Six of Last Eight Recipients Have Carnegie Mellon Ties

The International Joint Conference on Artificial Intelligence (IJCAI) has named Ariel Procaccia, assistant professor of computer science at Carnegie Mellon University, as the recipient of its prestigious Computers and Thought Award for 2015.

The award, presented every other year since 1971, recognizes outstanding young scientists in artificial intelligence. The judges cited Procaccia for his contributions to the fields of computational social choice and computational economics, and for efforts to make advanced fair division techniques more widely accessible.

Procaccia's studies in artificial intelligence focus on the use of social choice and game theory for resource allocation and collective decision-making. Last year, he launched a website,, which leverages 70 years of fair division research to provide people with provably fair methods to resolve everyday dilemmas, such as how to split rent, divide goods or apportion credit for a project.

The award will be presented at the IJCAI conference in Buenos Aires, Argentina, July 25-31.

Six of the last eight recipients of the Computers and Thought Award have Carnegie Mellon ties. In addition to Procaccia, they include Tuomas Sandholm, professor of computer science; former faculty member Carlos Guestrin, now of the University of Washington; and CMU alumni Peter Stone of the University of Texas, Andrew Ng of Stanford University and Vincent Conitzer of Duke University. Tom Mitchell, director of CMU’s Machine Learning Department, also was a recipient.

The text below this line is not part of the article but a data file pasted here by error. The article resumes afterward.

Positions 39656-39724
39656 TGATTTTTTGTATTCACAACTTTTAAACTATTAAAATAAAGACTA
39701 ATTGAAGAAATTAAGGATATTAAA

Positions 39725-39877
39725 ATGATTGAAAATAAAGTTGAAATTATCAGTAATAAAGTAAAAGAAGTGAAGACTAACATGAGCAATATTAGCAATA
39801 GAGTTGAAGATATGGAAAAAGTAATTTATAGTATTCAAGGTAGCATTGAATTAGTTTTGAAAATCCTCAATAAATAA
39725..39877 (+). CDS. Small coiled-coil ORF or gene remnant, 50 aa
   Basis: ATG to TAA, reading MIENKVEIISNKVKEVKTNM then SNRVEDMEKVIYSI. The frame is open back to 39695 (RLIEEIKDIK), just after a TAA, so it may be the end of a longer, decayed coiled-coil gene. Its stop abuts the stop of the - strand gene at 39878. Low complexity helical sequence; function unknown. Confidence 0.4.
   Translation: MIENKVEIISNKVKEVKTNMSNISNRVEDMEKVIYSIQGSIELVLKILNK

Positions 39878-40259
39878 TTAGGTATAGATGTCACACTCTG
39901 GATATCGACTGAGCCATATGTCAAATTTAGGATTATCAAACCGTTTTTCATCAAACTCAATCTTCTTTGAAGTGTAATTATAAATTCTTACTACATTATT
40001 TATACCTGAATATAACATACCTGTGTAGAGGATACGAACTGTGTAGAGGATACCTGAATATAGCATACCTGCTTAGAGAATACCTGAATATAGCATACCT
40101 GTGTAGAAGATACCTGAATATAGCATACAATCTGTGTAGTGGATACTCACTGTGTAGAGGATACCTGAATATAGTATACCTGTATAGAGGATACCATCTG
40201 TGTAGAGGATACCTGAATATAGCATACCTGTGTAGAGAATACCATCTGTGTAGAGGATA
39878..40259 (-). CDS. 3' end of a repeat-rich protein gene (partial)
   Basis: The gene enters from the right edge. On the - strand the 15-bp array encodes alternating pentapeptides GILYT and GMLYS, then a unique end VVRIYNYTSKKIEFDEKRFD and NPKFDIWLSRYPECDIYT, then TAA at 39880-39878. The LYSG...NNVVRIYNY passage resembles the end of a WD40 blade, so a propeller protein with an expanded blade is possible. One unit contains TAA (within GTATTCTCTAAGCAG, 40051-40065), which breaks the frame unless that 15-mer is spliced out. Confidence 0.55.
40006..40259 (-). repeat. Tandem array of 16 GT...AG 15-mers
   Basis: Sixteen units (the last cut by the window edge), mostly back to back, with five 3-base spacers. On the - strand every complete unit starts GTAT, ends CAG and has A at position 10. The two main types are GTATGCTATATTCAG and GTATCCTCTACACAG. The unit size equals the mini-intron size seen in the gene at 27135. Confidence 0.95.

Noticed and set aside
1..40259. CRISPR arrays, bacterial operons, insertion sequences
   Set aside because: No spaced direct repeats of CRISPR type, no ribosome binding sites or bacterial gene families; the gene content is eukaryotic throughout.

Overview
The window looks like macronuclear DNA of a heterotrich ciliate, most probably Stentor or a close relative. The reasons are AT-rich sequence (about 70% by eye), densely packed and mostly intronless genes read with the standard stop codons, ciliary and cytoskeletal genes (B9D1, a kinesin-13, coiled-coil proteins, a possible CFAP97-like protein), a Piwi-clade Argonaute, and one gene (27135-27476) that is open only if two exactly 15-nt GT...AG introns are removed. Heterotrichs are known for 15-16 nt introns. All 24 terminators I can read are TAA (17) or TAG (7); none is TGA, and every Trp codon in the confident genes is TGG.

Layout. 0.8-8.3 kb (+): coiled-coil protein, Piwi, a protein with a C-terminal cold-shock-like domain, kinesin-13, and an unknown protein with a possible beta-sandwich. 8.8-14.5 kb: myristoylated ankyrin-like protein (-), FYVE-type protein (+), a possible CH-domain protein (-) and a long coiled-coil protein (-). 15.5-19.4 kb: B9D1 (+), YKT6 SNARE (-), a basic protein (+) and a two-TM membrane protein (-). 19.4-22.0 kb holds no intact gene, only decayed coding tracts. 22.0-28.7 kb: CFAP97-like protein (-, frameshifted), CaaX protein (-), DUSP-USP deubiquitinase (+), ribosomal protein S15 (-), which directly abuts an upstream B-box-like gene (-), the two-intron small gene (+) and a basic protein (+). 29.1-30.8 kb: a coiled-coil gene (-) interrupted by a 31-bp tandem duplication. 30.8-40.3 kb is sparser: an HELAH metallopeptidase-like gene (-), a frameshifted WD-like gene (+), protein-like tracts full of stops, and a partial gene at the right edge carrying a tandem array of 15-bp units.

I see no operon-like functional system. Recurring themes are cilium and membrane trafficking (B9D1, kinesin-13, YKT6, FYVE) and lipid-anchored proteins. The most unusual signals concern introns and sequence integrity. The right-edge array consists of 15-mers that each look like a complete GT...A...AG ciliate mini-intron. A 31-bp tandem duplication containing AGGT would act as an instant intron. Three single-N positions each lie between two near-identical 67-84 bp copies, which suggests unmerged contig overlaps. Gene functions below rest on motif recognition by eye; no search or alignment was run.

Earlier this year, the Sloan Foundation named Procaccia as a Sloan Research Fellow. He also is a recipient of a National Science Foundation CAREER Award (2014), the inaugural Yahoo! Academic Career Enhancement Award (2011), the Victor Lesser Distinguished Dissertation Award (2009) and the Rothschild postdoctoral fellowship (2009). In 2013, IEEE Intelligent Systems magazine named him one of "AI's 10 to Watch."

Procaccia joined CMU’s Computer Science Department in 2011. He has a Ph.D. in computer science from the Hebrew University of Jerusalem, and performed postdoctoral research at Microsoft Israel R&D Center and at Harvard University's School of Engineering and Applied Sciences.